Monday, May 26, 2008

Drumming Long Ago



Tales of the Times When Canalboats Were Best Means of Transportation — Nothing the Wonderful Growth of Many Western Cities.

"I believe I was the first drummer who went west from New England,” said John B. Curtis of the firm of Curtis & Son, and I am very sure that I was one of the first. I made my first long western trip 44 years ago, and I've just returned from a trip that took me to the Pacific coast.

"I sometimes wonder, when I meet the busy, pushing drummers of today, the men who are used to rapid traveling, the best of hotels and good living generally, I sometimes wonder what they would if they were suddenly put back and made to do as we had to 50 years ago or a little less. Some of the poorest of them would give up their job, but I think that the rest would stick to it and make a success of the business, just as we did in those days.

"Nearly 50 years ago, when the business of selling goods by samples was in its infancy and when the drummer had but just been discovered, we were compelled to make slow trips and of course not many of them in a year. Then it took about three weeks to go from Portland to Chicago, and dealers ordered goods enough to last six months. Then the drummer had to endure many privations, but we were a hardy set and were content with a little — that is, if we could get plenty of orders. The villages were miles and miles apart then, and yet we in some way felt the coming commercial importance of many of them and knew that we must keep in with the men who were trying to build up a trade under what seemed many times to be disheartening circumstances.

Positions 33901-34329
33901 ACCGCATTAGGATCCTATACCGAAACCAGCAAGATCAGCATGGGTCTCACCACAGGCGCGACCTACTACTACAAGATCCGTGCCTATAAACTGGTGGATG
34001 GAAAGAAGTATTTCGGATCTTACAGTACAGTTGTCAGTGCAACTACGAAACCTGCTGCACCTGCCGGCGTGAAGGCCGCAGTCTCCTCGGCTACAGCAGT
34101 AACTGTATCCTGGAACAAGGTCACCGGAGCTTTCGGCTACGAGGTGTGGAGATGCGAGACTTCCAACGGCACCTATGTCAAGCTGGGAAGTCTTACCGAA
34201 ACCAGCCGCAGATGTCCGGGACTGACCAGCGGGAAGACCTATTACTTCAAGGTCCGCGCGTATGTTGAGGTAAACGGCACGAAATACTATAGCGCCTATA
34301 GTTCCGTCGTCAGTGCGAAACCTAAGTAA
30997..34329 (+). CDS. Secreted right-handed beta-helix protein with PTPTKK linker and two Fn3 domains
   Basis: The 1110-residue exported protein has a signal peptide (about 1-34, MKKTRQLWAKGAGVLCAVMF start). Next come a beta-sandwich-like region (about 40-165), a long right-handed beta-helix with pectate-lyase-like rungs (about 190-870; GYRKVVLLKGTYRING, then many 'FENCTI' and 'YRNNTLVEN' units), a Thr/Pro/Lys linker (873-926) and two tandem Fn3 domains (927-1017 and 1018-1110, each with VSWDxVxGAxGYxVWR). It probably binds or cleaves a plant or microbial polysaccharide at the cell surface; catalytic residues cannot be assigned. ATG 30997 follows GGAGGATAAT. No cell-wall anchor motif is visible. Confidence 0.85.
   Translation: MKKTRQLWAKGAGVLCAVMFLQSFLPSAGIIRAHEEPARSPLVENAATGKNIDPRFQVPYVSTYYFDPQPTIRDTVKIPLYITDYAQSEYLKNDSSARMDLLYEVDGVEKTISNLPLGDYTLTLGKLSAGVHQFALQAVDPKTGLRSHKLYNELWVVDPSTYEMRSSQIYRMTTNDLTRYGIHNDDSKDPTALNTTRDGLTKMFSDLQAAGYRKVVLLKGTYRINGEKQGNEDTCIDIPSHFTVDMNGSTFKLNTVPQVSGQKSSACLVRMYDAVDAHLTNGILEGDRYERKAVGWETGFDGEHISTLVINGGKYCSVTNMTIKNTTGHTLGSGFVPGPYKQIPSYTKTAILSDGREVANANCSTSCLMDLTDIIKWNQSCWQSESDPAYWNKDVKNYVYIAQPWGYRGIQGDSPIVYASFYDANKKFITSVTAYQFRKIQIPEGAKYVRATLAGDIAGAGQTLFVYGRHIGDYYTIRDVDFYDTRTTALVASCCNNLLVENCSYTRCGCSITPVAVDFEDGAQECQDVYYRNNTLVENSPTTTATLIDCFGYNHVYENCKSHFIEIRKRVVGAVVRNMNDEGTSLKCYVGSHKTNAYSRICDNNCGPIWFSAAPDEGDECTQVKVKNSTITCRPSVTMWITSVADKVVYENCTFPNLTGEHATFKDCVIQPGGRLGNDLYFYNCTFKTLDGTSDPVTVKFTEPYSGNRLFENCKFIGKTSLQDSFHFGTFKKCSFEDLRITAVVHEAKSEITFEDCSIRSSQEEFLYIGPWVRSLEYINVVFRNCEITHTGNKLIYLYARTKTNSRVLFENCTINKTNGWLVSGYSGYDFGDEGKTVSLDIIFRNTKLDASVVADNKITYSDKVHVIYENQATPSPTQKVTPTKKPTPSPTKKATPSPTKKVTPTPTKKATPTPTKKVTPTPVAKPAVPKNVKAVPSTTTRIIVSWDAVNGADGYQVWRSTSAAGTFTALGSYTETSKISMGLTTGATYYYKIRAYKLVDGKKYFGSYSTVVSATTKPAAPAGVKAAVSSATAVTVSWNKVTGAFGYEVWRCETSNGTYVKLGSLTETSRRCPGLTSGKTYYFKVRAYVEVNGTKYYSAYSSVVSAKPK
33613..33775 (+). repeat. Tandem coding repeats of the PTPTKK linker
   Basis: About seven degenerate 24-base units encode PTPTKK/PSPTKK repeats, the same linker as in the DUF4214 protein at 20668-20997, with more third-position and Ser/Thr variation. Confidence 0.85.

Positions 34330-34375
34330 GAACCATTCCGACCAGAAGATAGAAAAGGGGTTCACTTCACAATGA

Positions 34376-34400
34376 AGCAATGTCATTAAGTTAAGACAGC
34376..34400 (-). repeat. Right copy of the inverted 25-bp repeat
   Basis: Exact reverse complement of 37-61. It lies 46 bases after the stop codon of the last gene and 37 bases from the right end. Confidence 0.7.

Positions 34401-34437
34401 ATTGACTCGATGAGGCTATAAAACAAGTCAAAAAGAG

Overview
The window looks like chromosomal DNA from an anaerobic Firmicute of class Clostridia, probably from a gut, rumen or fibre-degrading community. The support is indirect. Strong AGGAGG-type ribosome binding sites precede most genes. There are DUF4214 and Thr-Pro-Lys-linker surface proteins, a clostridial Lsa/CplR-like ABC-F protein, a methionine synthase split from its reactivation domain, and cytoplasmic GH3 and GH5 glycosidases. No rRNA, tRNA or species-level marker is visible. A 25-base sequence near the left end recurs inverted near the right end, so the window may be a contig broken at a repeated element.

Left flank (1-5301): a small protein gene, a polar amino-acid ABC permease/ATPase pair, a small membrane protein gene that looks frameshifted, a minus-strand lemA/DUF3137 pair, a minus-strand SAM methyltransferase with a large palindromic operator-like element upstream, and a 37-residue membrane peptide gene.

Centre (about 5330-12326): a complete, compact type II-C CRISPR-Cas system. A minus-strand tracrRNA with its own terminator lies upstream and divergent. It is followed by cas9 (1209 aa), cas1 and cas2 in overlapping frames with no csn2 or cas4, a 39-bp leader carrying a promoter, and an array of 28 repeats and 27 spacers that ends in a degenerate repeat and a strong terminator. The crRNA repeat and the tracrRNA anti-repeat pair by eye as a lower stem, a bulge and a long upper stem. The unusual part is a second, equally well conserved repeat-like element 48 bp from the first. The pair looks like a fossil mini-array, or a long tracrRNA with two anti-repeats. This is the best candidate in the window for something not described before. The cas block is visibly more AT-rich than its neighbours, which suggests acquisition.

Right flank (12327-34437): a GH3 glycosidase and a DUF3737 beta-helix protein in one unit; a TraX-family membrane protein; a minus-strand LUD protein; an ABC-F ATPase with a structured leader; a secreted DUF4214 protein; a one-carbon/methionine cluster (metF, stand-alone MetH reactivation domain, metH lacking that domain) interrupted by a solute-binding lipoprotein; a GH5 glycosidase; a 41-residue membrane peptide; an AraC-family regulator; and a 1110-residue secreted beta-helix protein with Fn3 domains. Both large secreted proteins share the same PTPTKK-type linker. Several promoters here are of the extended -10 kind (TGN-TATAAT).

"I have passed hundreds of nights camping out when on long trips, with only a blanket for a covering and the ground for a bed. We, who drummed trade in the west then in behalf of eastern houses, didn't mind that, but we did object to the rattlesnake sometimes. It did not pay to have then get too familiar. We were happy when we could travel by canalboat or by steamboat, but the dreadful western stages were what tried our patience.

"Time and time again, but for the fact that my samples and baggage had to be carried, I should have preferred to walk and could have beaten the stages under ordinary circumstances. Many times I did walk, but it was beside the stage, with a rail on my shoulder, ready to help pry the stage itself out of the mud.

"In those days canals were the best. The canalboats would make from two to three miles an hour, but if the time was long the stories told by the captain and passengers were commonly good. The beds were bunks, but they fed us well — that is, as things went then.

"Of course the ordinary everyday meal of the drummer of today, the meal he's inclined to grumble at, would have seemed a Thanksgiving feast to us. We expected little, and commonly got it. Still, as I said, we were content, and even happy, if only business was good.

"The drummers of today won't see the startling changes we have seen who began back nearly 50 years ago. Of course the old time drummers who traveled in New England saw less of the rough and tumble of life than we who went west, and who struck out boldly for trading posts that we were destined in many cases to see grow to be great cities. Still I never went through any of the thrilling experiences people tell of as a part of the life then, and I am inclined to think that adventures come to those who seek for them.